10 suggestions to help women with ADHD thrive in mid-life.
A timely article in Psychology Today addresses menopause and how it sometimes appears as ADHD.
"Ladies, please don’t shoot the messenger when I say that menopause affects everything. E-v-er-y-thing. After we undergo “the change,” our estrogen levels plummet by about 65 percent, which then affects the uptake of dopamine from our already dopamine-deprived brains. These plummeting levels of estrogen also lead to decreased levels of serotonin, another key player in mood regulation and focus. This can lead to the appearance of ADHD-like symptoms for our neurotypical mid-life comrades (Hallowell, 2020).
"Women who have already been tagged with the label of ADHD may become increasingly concerned about their symptoms getting worse rather than better. Those women who do not have this label and go through menopause may question whether they have been walking around with undiagnosed ADHD or if this is the foreshadowing of their future with dementia.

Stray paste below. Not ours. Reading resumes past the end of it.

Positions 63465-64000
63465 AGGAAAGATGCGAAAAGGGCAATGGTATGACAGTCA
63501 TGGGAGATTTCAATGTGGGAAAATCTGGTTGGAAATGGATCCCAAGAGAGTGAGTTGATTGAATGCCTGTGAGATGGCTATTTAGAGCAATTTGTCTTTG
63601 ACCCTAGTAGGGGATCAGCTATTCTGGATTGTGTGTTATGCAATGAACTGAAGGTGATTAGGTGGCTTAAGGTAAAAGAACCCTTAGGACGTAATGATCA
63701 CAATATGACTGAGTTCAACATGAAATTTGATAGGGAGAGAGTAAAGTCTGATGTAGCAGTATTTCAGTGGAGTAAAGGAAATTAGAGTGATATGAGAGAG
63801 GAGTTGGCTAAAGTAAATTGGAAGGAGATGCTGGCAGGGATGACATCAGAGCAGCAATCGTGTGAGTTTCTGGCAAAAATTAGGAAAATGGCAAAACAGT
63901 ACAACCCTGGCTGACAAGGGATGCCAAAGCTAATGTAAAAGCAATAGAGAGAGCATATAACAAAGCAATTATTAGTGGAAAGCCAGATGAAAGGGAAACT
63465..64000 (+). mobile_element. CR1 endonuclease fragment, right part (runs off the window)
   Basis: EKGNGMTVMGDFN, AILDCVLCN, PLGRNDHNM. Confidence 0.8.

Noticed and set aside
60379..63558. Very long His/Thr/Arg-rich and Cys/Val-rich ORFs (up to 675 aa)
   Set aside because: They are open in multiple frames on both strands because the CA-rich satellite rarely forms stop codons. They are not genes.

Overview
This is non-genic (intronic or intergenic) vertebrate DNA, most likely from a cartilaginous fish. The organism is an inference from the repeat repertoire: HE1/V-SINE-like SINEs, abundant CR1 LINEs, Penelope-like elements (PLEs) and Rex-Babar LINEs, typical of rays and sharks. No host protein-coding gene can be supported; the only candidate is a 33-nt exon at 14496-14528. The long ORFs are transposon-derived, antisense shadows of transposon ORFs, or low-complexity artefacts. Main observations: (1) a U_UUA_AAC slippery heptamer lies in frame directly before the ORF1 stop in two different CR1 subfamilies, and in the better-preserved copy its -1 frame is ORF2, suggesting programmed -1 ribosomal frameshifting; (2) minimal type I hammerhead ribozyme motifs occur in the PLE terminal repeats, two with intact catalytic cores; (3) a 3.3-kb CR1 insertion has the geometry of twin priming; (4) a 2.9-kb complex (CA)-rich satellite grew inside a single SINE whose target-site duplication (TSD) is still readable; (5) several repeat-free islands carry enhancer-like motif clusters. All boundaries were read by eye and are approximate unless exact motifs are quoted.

"This is because estrogen-abandonment causes these neurotransmitters to drop like a hot rock, which in turn can lead to increased difficulty concentrating, additional cognitive dysfunction, more memory problems (if that’s possible), and a decrease in mental clarity. Seriously?
"For those of us who are already active (very active) members of the Fast Mind Club, this amps up the already existent challenges with our executive functioning systems. Basically, we may have gotten a grip on the kids, the checkbook, adulting in general, even a pandemic, and then wham. This menopause-induced hormonal cocktail knocks us over like a tropical storm gone hurricane. Category 5.”
"Some key points from the article:
- "Menopause causes estrogen to plummet by about 65 percent, affecting dopamine uptake from our already dopamine-deprived brains.
- "Menopause mimics ADHD symptoms. Neurotypical mid-life women may experience some of the cognitive challenges faced by women with ADHD.
- "Female fast-minders may be more vulnerable to exacerbated symptoms due to plummeting levels of estrogen.
- "Enhanced creativity is a superpower of ADHD, and mid-life is a great time to embrace this by starting something new and exciting.”
The article provides tips and strategies. However, it’s necessary to understand that tips and strategies are limited if we can’t get our executive function performing. Play Attention can customize an executive function training course for you, so you can develop the foundational skills required to truly benefit from these tips and strategies.
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